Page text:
Eugene Weekly : Viewpoint : 5.15.08

The Bitter American
Confronting the pain of unmet needs

A few years back I became frustrated with the word “fine” — as in “How are you?” “Fine.” (I would cringe.) Few of us were really “fine” back in 2003 or 2005, unless inspired by war. Those were the years that gave us Operation Iraqi Liberation (OIL), WMDs and the lesser-known but equally offensive “bomblets.”

During those darkest of years I invented my own nifty reply: “Wedged.” As in, “I feel wedged between late industrial capitalism and early postmodern feudalism.” Let me clarify that. But first I want to assert that feeling caught between shifting, historical forces is relevant to the controversy about bitterness in the American working class, regardless of race.

As part of the working class myself, I was not offended by Sen. Obama’s comments. On the contrary, they open the door to discuss publicly what is happening to this country at the level of our social bonds. By social bonds I mean when we feel we belong to a place, as a full member of the community, and our essential needs are met. The kind of belonging that once led others to assert, “We the people … ” (Kind of like being a citizen versus a consumer.)

Why are some Americans bitter? Obama said, “They have been beaten down so long, and they feel betrayed by their government.” For some, the good jobs went overseas years ago, and nothing has replaced them. For others, the health care crisis is creating innumerable tragedies and homelessness. For many, the random senseless violence at home and abroad leaves us feeling intensely vulnerable. For me, the Bush years of endless war and creeping fascism crushed dreams and trust. Some of us, but not all of us, are clinging to guns or God.

No, what I cling to in dark times is my need for a deeper understanding of what is happening to us and my desire to have a country again — not an empire. I return again and again to the library to check out books on history, politics, etc. (you should see my late fines). I am part of an invisible voting block: working class intellectuals.

We cling to our faith that if we can understand more clearly the forces that are squeezing the life out of our lives, we can solve our problems. We lean on the strength of ideas because we haven’t got much else. We are not elitists — most of us don’t have health insurance. But we believe that ideas can provide the power of a new perspective to help us see the world anew.


So, let’s look at the bitter American from a different angle. Another term available to describe our condition is alienation. Alienation is said to be the flipside of belonging. If I am alienated, it means I feel that I don’t belong anymore in ways that are meaningful to me. I could be sitting there, right next to you, but I’ve got a list of unmet needs that you can’t see. The list is so long that I lost track of the beginning, so I say “fine” and be done with it, but the bitterness grows.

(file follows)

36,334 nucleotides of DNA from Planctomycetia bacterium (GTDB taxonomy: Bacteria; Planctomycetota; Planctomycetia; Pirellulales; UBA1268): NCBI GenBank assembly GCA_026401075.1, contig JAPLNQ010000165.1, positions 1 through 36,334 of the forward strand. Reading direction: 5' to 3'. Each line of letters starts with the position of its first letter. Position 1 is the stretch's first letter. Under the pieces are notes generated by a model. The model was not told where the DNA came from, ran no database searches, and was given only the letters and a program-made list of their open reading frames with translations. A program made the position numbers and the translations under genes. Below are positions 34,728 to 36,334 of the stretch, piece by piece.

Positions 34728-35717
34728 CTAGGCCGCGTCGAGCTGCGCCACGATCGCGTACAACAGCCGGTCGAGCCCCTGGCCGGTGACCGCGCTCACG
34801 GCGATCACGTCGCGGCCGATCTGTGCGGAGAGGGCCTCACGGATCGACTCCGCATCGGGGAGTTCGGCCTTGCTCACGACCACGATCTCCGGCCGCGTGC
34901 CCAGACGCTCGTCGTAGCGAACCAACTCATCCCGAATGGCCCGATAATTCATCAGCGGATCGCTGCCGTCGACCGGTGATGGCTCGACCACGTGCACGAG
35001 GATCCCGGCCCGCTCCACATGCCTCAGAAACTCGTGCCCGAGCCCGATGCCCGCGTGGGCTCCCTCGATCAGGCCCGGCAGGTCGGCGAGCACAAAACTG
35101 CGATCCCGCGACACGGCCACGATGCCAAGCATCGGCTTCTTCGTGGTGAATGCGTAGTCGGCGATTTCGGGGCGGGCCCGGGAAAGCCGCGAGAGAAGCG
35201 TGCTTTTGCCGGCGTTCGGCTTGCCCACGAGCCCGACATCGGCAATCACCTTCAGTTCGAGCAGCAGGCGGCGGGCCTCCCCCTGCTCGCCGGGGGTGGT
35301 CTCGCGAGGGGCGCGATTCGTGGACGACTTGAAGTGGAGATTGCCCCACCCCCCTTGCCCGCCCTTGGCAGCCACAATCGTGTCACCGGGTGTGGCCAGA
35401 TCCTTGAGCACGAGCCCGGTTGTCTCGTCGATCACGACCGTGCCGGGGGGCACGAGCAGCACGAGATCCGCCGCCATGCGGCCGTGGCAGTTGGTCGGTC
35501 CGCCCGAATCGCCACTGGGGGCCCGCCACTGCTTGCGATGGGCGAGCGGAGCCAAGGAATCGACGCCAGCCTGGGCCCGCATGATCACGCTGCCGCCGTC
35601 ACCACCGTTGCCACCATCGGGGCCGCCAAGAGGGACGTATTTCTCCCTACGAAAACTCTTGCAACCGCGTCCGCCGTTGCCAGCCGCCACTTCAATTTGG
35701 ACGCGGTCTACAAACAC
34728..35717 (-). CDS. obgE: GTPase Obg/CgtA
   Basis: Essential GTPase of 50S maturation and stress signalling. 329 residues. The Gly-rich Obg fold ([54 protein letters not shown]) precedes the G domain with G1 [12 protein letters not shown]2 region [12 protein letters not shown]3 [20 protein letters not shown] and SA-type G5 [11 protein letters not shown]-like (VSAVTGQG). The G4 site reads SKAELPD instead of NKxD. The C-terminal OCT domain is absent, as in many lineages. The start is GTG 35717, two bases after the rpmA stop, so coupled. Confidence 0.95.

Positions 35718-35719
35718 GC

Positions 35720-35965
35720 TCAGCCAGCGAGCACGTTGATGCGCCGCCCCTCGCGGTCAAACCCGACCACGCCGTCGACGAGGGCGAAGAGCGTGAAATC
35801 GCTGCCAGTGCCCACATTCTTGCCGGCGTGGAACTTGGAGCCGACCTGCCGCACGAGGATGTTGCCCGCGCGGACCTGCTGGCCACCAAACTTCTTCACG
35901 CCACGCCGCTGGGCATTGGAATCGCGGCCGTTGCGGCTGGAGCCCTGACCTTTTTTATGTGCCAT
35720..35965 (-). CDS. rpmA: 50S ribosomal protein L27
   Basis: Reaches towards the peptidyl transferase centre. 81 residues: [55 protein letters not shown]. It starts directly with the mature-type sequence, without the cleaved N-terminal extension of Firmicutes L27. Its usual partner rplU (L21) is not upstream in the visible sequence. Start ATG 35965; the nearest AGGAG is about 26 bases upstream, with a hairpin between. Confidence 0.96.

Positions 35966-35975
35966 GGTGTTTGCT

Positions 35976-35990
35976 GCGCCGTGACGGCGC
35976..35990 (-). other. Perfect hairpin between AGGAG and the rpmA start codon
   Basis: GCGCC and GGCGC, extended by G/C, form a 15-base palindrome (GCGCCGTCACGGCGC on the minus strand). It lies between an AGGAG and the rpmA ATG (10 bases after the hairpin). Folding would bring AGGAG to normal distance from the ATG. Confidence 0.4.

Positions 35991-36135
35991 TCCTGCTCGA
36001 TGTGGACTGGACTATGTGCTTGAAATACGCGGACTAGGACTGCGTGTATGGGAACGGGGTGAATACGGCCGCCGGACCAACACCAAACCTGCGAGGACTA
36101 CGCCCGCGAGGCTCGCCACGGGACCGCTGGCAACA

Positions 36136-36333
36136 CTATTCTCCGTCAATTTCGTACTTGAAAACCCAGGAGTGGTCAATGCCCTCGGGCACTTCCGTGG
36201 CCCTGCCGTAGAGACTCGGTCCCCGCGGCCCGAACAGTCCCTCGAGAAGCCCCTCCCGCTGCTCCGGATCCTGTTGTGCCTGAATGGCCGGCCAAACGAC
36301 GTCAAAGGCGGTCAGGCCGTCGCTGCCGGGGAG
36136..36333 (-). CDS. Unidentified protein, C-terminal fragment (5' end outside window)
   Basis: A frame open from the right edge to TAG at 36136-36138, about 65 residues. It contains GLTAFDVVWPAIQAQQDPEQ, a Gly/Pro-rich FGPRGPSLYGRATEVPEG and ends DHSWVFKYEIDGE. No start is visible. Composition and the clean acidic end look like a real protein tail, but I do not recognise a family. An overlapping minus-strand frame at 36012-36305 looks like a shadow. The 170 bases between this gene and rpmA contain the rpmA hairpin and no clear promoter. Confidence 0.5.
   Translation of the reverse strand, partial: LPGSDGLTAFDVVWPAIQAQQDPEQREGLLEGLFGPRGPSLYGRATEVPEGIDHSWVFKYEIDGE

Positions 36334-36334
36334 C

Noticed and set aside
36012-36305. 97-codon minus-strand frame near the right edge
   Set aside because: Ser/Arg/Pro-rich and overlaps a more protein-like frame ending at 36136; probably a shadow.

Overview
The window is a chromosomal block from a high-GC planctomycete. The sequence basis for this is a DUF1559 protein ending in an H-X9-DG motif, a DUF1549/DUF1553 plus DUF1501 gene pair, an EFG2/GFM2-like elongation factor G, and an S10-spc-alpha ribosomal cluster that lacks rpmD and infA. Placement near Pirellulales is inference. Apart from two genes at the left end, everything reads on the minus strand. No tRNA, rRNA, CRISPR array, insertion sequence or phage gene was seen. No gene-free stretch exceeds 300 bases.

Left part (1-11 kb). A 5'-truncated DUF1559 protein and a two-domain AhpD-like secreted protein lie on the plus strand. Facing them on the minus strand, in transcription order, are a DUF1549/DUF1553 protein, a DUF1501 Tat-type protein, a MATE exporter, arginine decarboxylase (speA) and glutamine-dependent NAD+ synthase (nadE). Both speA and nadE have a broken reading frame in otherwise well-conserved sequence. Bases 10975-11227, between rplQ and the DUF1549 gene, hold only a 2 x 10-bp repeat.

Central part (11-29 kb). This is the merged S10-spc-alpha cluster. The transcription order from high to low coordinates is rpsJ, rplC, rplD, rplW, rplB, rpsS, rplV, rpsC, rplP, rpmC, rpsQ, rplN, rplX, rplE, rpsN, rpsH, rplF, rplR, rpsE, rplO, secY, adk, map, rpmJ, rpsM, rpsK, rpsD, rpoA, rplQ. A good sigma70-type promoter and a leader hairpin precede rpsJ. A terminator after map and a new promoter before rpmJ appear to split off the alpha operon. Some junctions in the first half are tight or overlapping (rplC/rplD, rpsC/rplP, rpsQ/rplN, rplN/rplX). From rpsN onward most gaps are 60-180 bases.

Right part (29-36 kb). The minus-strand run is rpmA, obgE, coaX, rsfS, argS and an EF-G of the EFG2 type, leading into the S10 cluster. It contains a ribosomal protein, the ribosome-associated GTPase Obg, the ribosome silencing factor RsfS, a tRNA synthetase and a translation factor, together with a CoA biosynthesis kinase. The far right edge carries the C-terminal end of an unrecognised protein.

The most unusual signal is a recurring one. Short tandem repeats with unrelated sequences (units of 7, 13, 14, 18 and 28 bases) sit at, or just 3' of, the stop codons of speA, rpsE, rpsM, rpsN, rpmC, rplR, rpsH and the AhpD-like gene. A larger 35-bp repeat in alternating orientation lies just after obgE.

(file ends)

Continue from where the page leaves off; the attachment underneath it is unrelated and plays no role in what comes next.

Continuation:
Inside we are angry about what’s happened. But we’re also yearning for something else we need: to reconnect, to belong again. Underneath the bitterness we have wounds, and underneath the wounds is a longing: the universal human longing to belong. Our bitterness reveals the painful gaps between living in an evolving capitalist society and the stubbornness of deep, unmet, human needs.

Which returns me to my claim that we are wedged between late industrial capitalism and early postmodern feudalism. What I mean is that 300 years of industrial revolution have taken a big bite out of the planet. To make matters worse, Bush and the corporations have accounting systems that bill us for the damages while they move operations to the remaining green pastures overseas. Meanwhile, some academics have decided that modernity is over and we are moving on to the next phase: postmodernism. I don’t know about you, but the current levels of global violence and fundamentalism combined with the lack of health care and affordable housing feel more like a new kind of feudalism than anything else. Can’t we do better?

Obama seems to think so. When he says some people are bitter and clinging, he is not demeaning them. He is asking us to look at their lives and try to understand. I think he is also asking us to dust off our capacity for empathy, solidarity and belonging despite the times.


Kara Steffensen of Springfield currently creates peace signs and cooks meals while participating in lefty talk radio — when she can find it.